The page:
“Many people stop by the Robbinsdale
Historical Society because they’re from our city
and want to touch base with each other. We
have high school annuals, artifacts, old maps,
and photographs for them to
St. Croix Valley Nature
Center shares our natural
world with those who will be making
the decisions when we are no longer able to.
Our young visitors’ comfort with the natural
world will help them formulate the basis for
sound environmental literacy in
years to come.”
“The Lamberton Area
Historical Society was formed
to acquire, restore, and maintain
the Lamberton Blacksmith Shop as an
historic educational site. It has become the
centerpiece of the annual celebration, Hot Iron
Days. Two scrap iron pours are held annually.
At each pour at least 200 spectators observe.
Local community groups provide food and
entertainment and crafts.”
“The Walker Art Center serves as a cultural
hub and gathering spot for Minnesota - both
onsite and online. We use programs such as our
Open Field initiative to invite people to share
their creativity with the broader community,
we facilitate conversations and storytelling on
mnartists.org and walkerart.org, and we present
projects with a variety of partner organizations”
Box 14825 Minneapolis, MN
HELP COMMUNITIES GROW
Quotes offered by respondents to the survey for the report, “Economic Contribution of Museums in Minnesota: A Report of the Economic
Impact Analysis Program”, University of Minnesota Extension Center for Community Vitality, in partnership with Minnesota Association of
Museums and the University of Minnesota Carlson Chair for Travel, Tourism, and Hospitality.
Every Minnesota museum
tells a story of its importance
to the community.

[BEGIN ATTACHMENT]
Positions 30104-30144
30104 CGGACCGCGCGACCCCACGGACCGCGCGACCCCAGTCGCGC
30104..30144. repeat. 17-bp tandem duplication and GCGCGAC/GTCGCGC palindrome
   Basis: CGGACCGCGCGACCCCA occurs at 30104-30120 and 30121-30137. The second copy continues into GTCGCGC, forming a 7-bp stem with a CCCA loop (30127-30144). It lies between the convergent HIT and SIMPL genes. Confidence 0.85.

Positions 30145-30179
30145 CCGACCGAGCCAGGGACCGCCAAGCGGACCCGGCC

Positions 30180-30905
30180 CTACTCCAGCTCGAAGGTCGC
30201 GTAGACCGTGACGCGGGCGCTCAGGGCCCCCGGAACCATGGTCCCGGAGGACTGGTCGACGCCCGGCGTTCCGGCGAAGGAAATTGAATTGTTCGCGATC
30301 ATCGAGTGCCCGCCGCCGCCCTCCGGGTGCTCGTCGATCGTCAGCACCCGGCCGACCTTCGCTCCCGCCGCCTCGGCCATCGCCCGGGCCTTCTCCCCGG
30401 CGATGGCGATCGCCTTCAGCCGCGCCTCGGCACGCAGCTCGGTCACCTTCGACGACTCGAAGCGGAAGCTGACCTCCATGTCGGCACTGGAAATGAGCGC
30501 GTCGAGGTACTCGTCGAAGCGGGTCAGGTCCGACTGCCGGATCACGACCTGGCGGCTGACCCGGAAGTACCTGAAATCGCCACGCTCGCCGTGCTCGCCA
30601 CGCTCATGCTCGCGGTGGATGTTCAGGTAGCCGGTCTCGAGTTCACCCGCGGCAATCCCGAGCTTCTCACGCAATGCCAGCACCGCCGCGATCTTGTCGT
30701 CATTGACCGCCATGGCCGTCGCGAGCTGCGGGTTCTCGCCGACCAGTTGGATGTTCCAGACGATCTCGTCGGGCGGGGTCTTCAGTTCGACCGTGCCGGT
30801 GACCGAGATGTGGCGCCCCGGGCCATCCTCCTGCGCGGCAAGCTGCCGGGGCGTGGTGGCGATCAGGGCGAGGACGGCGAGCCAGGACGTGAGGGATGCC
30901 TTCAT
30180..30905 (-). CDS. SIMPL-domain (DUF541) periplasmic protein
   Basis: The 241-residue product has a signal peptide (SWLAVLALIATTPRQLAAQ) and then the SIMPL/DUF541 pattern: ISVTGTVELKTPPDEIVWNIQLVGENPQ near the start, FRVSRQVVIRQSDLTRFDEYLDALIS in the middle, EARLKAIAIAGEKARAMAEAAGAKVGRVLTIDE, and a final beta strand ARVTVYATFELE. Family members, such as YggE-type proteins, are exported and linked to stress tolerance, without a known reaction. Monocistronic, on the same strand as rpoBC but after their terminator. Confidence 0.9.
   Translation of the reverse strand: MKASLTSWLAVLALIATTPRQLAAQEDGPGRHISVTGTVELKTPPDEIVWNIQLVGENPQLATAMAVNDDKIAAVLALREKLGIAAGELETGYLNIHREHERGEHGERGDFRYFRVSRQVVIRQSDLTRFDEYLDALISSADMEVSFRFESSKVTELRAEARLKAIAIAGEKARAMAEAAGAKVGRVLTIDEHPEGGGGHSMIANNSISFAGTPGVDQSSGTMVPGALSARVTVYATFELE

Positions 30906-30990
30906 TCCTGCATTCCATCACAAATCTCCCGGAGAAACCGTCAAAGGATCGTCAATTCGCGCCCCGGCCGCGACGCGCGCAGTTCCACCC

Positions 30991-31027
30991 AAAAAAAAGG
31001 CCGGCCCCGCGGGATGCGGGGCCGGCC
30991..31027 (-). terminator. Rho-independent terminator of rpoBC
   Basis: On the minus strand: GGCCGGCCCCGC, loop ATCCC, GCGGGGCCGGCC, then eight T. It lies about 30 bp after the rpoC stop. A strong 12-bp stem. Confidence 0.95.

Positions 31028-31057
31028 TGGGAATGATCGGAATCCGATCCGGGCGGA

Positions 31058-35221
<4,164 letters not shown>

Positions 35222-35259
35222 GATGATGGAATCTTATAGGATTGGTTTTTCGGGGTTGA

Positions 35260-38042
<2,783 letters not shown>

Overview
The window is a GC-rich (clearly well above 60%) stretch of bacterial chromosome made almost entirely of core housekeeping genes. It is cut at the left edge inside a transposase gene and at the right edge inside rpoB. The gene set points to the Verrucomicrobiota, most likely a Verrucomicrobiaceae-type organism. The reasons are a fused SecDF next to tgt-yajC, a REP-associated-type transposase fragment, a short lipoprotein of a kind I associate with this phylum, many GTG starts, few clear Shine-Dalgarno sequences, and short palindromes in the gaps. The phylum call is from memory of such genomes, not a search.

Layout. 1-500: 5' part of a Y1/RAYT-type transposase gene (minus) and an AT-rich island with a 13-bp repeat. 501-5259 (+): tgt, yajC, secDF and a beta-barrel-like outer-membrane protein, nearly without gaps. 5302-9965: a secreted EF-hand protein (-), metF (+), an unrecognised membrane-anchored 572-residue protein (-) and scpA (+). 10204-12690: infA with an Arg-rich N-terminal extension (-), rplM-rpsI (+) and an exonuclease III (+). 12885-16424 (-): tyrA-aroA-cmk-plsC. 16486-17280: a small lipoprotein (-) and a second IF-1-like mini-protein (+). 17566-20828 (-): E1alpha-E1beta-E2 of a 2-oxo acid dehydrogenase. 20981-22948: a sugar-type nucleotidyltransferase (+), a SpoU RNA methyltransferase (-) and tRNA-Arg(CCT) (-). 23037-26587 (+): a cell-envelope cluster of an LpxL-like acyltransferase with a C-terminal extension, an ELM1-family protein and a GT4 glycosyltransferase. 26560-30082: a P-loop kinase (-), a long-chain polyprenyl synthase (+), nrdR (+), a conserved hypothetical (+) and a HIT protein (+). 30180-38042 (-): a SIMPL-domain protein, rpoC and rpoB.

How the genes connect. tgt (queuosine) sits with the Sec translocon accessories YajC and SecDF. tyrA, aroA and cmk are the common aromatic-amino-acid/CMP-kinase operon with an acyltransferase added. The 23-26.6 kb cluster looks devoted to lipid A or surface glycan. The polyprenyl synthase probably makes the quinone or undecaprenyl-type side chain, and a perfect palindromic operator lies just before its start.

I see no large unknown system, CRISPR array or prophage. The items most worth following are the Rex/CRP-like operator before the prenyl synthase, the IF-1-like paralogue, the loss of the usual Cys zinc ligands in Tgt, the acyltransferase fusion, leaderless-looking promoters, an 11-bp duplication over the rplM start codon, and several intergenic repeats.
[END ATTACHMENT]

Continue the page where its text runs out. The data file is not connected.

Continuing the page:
LAC QUI PARLE
ECONOMIC IMPACT OF
Museums are essential contributors to the vibrancy of communities
throughout Minnesota as anchoring institutions that entertain, educate,
and preserve. The following includes some key points from the results
of a recent University of Minnesota Extension study titled “The Economic
Contribution of Museums in Minnesota.”
Statewide Reach: Every county in Minnesota has at least one museum. The Twin Cities alone has
more than 50!
Many Visitors: Minnesota museums attracted an estimated 14 million visitors in 2011. Compare
that to 5.9 million visitors to Twins, Vikings, Lynx, Timberwolves, and Wild events COMBINED in 2011.
Museums Employ Minnesotans: Museums in our state directly employ an estimated 1,700
full and part time workers, paying $80 million in wages. Yet museums do more with less; the
average museum in Minnesota has just two paid staff.
Volunteerism: In total, volunteers in Minnesota’s museums contributed an estimated 1.1 million
hours of work in 2011 to our state’s cultural life.
Economic Force: In 2011, Minnesota’s museums directly infused $337 million in spending into
Minnesota’s economy. Including indirect impacts, museum wages and spending contributed
$690 million to the state’s economy.
Tourism: About 12% of all museum visitors were tourists, travelling from more than 50 miles to visit
museums. Tourists visiting museums contributed $53 million to the state’s economy.
MUSEUMS IN MINNESOTA
Heritage Keepers: Over 60% of all museums in the state are foremost history museums, and
historic houses comprised another 10%. Nearly a quarter of all museums listed “Library/Archive”
as an important secondary function.
Source: “Economic Contribution of Museums in Minnesota: A Report of
the Economic Impact Analysis Program”, University of Minnesota Extension
Center for Community Vitality, in partnership with Minnesota Association of
Museums and the University of Minnesota Carlson Chair for Travel, Tourism,
and Hospitality. Design: Kelsey Reinke
Box 14825 Minneapolis, MN